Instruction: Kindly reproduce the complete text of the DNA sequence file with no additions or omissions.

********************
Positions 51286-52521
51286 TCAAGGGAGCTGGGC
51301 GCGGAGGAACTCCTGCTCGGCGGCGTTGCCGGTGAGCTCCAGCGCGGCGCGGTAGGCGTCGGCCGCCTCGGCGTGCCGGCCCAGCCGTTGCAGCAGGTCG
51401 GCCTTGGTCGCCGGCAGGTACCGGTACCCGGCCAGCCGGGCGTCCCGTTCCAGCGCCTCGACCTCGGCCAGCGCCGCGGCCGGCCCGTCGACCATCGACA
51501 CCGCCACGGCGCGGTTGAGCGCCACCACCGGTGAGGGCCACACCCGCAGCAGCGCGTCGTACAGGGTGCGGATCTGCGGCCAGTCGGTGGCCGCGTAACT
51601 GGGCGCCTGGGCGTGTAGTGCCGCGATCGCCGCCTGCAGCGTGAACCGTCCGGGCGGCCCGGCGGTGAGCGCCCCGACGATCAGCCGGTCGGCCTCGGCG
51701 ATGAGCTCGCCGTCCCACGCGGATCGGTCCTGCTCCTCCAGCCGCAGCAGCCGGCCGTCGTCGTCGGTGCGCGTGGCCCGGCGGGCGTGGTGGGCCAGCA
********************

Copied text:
Positions 51286-52521
51286 TCAAGGGAGCTGGGC
51301 GCGGAGGAACTCCTGCTCGGCGGCGTTGCCGGTGAGCTCCAGCGCGGCGCGGTAGGCGTCGGCCGCCTCGGCGTGCCGGCCCAGCCGTTGCAGCAGGTCG
51401 GCCTTGGTCGCCGGCAGGTACCGGTACCCGGCCAGCCGGGCGTCCCGTTCCAGCGCCTCGACCTCGGCCAGCGCCGCGGCCGGCCCGTCGACCATCGACA
51501 CCGCCACGGCGCGGTTGAGCGCCACCACCGGTGAGGGCCACACCCGCAGCAGCGCGTCGTACAGGGTGCGGATCTGCGGCCAGTCGGTGGCCGCGTAACT
51601 GGGCGCCTGGGCGTGTAGTGCCGCGATCGCCGCCTGCAGCGTGAACCGTCCGGGCGGCCCGGCGGTGAGCGCCCCGACGATCAGCCGGTCGGCCTCGGCG
51701 ATGAGCTCGCCGTCCCACGCGGATCGGTCCTGCTCCTCCAGCCGCAGCAGCCGGCCGTCGTCGTCGGTGCGCGTGGCCCGGCGGGCGTGGTGGGCCAGCA